My mother’s cat died today. My mother, turning 84, is a cat person, and I’m not. It’s not just that I’m allergic to their dander. This cat, Missy, hissed at me from the start, and always threatened to scratch me or anyone who came too close.
This post isn’t really about cats, though. It’s about facing death rationally. Missy wasn’t my mother’s first cat. She lost a couple of grown felines to coyotes, a couple of kittens to hawks, and one, after my parents had moved, jumped out of a ground-floor window and ran away.
Missy was with my folks for about 16 years when her eating and drinking habits began to change. Supposedly this only began about a week ago, but I suspect she began showing her age more gradually than that. Not having taken the cat to a vet for many years, my mother wasn’t in a hurry now. I Googled the situation and figured she would regret it if she didn’t try, so we took her and her cat to a local vet that allowed walk-ins for an extra fee.
The vet, seemingly a very compassionate woman, examined Missy and told my mother (and me and my husband) that she was very sick. Could be organ failure, kidney trouble, cancer. In fact, she would probably die soon. The slim hope of temporary improvement would require expensive blood tests and a few days in the hospital.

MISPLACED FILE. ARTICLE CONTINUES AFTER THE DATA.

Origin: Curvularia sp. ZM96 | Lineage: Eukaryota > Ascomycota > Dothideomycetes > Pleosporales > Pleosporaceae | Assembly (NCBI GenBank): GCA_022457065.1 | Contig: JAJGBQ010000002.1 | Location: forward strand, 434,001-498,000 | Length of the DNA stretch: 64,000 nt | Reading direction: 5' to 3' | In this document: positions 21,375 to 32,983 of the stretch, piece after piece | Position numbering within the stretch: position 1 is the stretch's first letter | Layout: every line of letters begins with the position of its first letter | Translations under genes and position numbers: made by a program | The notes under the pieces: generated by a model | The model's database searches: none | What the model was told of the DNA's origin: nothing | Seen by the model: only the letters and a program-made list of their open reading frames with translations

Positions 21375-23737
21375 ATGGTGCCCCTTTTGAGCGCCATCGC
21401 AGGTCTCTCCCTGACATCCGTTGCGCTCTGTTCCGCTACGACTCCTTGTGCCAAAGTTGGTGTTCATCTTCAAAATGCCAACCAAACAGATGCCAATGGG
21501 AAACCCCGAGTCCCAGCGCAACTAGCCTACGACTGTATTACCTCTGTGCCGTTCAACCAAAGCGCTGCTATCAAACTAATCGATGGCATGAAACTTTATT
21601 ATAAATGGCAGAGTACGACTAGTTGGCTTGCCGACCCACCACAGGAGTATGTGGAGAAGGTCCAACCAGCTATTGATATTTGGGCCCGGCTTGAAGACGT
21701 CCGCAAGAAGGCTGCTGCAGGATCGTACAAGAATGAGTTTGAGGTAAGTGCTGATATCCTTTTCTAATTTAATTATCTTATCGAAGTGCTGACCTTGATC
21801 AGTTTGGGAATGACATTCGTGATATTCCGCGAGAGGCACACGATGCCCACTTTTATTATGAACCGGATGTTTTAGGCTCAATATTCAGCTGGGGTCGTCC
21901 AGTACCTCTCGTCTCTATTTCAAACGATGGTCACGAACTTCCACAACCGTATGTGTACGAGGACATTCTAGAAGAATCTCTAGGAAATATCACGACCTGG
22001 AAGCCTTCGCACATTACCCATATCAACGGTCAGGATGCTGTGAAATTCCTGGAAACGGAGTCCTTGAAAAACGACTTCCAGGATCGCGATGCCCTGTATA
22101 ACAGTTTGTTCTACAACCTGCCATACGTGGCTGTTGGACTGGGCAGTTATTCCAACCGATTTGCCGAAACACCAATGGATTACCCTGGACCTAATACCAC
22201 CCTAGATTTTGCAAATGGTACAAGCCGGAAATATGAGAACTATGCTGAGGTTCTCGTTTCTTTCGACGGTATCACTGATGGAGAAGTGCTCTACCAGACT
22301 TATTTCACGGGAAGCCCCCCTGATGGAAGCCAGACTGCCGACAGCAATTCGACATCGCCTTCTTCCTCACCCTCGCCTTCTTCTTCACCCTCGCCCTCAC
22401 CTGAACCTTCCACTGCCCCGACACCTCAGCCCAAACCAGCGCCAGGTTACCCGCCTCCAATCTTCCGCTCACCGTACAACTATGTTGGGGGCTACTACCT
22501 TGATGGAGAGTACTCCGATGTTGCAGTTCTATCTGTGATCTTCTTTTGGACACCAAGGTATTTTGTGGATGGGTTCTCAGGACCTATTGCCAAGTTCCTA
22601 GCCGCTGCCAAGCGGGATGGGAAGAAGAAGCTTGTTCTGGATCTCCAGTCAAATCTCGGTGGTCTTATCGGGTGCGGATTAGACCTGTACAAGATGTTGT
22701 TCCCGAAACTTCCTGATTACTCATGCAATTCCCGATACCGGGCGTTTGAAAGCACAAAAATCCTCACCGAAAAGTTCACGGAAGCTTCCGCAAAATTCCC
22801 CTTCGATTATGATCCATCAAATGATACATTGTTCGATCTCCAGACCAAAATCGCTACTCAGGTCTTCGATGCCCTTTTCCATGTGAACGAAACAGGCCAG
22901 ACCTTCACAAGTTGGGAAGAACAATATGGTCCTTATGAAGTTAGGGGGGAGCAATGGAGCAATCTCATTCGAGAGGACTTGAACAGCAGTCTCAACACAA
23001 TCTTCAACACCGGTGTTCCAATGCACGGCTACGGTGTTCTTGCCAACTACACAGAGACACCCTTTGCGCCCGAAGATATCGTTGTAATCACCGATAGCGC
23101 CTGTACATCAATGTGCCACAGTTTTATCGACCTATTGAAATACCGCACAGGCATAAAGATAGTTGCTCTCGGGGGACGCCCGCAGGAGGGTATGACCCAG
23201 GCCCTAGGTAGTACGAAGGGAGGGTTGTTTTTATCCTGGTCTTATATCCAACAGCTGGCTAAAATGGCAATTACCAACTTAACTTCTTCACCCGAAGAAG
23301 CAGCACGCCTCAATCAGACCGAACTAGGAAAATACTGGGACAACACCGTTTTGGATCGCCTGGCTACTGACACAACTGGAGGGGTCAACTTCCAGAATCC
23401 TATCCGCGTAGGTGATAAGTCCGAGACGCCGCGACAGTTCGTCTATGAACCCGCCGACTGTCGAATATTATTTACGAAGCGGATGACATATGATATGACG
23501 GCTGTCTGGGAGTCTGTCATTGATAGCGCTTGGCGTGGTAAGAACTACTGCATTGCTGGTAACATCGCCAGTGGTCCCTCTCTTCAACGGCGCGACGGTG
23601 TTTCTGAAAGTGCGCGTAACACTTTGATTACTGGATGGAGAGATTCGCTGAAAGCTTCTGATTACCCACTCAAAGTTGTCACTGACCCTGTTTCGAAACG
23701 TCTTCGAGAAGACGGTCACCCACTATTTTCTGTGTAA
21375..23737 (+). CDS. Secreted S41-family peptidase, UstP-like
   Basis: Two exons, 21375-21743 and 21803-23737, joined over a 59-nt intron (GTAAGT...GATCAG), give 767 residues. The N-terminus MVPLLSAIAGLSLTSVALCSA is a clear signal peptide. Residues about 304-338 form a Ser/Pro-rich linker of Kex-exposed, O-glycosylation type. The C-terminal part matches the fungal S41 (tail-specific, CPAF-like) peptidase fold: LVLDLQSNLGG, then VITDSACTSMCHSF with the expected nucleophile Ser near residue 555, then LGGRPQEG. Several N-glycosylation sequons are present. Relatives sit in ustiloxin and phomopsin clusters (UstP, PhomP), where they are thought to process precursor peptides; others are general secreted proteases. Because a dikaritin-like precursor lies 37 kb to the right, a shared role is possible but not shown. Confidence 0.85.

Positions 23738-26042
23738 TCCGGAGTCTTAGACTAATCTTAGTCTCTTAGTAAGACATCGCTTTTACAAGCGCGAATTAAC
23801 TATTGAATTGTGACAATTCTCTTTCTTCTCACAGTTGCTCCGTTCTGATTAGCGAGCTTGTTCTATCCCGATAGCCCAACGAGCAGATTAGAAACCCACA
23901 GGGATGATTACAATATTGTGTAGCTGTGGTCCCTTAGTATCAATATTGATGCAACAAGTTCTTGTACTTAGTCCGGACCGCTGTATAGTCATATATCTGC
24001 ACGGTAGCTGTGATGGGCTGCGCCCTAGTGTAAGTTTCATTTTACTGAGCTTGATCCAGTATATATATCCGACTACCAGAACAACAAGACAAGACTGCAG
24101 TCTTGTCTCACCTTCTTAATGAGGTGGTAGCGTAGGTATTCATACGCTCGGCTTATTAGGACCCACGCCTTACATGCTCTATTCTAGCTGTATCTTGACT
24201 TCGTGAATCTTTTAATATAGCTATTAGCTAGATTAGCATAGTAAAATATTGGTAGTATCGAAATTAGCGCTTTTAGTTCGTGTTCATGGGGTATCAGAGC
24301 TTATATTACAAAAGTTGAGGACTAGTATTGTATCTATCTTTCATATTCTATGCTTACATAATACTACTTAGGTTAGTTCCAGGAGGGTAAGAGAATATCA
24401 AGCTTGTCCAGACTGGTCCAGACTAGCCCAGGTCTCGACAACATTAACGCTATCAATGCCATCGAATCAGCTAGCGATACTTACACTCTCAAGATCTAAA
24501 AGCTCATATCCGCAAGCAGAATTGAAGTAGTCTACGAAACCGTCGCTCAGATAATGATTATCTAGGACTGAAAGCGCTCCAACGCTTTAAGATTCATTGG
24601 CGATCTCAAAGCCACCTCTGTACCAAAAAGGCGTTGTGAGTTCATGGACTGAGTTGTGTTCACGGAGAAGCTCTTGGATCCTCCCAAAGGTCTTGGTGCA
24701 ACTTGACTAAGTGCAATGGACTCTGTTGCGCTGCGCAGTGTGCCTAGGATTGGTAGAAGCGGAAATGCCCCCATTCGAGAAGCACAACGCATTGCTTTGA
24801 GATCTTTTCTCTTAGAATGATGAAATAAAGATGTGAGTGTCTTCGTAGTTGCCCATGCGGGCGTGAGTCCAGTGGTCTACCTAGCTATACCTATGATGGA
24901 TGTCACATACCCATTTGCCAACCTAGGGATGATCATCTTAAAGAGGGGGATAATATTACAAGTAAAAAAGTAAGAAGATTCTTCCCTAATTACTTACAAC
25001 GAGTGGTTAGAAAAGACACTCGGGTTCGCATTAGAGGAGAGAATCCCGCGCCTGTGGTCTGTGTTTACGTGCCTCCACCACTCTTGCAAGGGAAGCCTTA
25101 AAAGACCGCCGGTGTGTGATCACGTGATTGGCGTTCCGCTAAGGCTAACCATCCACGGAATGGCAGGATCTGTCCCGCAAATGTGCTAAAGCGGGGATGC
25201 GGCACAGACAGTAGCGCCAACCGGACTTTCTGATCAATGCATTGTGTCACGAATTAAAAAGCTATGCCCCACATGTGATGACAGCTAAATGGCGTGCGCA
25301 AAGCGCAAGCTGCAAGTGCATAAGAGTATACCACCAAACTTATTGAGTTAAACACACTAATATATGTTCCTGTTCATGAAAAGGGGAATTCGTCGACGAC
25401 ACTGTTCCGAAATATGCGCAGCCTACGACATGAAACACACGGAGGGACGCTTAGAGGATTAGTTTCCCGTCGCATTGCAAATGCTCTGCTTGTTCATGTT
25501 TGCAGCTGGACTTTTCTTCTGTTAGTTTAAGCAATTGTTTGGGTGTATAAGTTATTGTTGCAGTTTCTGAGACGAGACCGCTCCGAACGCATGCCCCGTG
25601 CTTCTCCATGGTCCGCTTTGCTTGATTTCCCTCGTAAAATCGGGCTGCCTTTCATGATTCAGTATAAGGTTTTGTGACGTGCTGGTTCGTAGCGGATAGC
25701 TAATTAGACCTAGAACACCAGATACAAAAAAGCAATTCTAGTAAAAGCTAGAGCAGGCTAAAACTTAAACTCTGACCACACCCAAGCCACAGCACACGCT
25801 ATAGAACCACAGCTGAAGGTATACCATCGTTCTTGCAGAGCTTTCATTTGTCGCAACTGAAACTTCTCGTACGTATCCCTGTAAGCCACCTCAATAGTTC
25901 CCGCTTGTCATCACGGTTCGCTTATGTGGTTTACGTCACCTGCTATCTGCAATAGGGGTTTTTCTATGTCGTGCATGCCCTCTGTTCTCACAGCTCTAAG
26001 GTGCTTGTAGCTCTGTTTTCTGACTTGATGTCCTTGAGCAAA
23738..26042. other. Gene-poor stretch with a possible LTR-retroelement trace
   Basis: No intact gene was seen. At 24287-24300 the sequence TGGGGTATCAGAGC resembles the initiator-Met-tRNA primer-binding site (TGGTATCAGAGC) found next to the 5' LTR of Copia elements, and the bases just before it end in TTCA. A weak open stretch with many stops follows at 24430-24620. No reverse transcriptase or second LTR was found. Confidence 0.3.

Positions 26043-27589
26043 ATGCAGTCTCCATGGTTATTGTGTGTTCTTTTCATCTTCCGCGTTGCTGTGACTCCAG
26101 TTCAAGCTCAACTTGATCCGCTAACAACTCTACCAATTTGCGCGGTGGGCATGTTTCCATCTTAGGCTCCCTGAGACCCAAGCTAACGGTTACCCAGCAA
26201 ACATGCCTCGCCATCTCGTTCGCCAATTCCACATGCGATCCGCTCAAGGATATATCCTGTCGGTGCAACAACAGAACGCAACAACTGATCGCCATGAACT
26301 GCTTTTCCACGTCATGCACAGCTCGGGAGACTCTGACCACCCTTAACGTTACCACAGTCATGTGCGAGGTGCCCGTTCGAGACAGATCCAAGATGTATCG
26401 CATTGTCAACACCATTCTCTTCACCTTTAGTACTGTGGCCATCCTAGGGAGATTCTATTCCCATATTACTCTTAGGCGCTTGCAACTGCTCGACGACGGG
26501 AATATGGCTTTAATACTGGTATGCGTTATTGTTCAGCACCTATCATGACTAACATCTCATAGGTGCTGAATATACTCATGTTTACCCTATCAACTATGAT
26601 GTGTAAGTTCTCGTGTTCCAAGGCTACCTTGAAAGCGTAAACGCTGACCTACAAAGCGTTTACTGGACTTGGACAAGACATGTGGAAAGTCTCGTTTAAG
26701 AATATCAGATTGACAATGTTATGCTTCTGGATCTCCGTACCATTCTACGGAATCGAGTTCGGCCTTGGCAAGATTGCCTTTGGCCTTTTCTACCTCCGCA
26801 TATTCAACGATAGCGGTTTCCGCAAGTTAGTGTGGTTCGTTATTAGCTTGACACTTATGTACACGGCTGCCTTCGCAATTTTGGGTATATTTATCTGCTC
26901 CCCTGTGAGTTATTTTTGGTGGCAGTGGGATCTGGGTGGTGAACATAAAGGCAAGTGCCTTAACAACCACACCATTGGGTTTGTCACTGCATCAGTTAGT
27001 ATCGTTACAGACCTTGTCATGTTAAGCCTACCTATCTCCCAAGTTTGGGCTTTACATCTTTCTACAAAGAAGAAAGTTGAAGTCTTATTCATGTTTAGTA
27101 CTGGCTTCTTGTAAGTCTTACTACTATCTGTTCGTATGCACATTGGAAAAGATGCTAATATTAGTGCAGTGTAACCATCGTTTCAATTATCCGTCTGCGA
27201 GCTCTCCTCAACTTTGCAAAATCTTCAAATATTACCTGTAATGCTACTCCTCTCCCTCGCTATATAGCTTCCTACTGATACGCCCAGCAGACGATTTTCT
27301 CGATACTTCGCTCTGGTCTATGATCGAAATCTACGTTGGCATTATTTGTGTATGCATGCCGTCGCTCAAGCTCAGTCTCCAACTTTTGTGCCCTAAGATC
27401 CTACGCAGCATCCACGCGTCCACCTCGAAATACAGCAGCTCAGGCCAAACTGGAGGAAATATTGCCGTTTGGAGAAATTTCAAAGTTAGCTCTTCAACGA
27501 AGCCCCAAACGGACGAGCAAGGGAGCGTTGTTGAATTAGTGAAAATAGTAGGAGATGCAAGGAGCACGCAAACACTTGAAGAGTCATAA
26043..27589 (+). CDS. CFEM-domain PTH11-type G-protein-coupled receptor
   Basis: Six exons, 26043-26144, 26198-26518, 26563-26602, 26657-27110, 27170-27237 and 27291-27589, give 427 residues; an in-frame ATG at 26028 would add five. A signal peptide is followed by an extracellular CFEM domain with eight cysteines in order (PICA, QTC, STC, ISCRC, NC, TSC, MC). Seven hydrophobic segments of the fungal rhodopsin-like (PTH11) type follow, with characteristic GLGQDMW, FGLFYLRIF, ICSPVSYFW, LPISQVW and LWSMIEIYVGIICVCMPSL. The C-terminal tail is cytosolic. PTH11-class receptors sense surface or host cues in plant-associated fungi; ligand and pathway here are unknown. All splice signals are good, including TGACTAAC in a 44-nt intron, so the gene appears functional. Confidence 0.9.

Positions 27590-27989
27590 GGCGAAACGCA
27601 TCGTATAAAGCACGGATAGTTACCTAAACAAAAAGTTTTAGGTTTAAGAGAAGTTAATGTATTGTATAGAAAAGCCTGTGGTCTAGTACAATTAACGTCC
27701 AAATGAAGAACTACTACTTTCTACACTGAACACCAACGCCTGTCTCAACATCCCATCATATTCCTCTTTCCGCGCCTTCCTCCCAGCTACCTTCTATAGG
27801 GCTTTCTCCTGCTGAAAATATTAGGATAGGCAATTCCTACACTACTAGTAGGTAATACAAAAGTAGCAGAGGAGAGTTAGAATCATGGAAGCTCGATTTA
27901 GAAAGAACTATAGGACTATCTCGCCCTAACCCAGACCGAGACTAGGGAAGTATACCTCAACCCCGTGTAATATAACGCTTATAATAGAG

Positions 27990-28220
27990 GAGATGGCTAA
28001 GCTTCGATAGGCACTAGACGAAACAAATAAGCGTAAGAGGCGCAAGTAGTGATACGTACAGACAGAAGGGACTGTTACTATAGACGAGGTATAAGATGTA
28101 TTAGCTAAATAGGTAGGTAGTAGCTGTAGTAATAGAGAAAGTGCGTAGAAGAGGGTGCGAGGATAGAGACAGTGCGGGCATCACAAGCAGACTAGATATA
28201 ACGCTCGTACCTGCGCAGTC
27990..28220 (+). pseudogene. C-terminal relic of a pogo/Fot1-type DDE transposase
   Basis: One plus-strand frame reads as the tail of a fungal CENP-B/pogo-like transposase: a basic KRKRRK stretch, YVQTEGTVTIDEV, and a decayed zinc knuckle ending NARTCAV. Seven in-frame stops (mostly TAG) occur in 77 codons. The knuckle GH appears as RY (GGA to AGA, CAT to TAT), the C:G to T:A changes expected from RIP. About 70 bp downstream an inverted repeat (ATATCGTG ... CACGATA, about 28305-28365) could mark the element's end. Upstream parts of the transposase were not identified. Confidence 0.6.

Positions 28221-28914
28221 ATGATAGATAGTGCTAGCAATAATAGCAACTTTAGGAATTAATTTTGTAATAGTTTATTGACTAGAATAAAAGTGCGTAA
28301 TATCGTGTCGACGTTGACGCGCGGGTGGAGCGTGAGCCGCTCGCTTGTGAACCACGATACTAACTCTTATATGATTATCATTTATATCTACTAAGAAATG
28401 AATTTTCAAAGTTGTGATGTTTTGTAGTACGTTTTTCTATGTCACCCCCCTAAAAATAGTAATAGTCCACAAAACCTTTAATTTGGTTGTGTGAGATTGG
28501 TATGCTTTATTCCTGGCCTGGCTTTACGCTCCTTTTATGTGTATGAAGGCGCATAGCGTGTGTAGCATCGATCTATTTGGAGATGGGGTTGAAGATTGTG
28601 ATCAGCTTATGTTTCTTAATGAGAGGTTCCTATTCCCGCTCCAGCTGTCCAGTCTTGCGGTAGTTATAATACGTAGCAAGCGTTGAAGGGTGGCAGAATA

The doctor told us that allowing her to die at home wasn’t the best choice, as it wasn’t necessarily going to be a peaceful death, that it might involve seizures and choking for breath at the end.
My mother chose not to take the vet’s advice, nor even to believe her entirely, and we took the cat home. I did some more Googling, even looking into how someone could terminate their own cat if they didn’t have a handy vet or couldn’t or wouldn’t spend the money ($117 in this case, we’d been told). That didn’t seem a viable option for my folks, and I certainly wasn’t going to do it.
I hated that the cat was going to suffer, but my mother kept saying, “She’s not going to die yet. I’m not going to have her killed.” Four days later, the cat was dead.
Our four elderly parents’ mortality was the first thing my husband and I thought about when all this was happening. Our own too, certainly. I wondered if my parents would think about that too.
It’s been an interesting lesson for me–now I have a clearer idea of what my mother has in mind for her own end. No extraordinary measures, she has written down, and she has told me it’s pain she most fears. And yet, here we have a clear example of trying to prolong a beloved pet’s painful demise.
I don’t have a tidy conclusion to share. Do you?
Copyright (c) 2013 by Susan K. Perry
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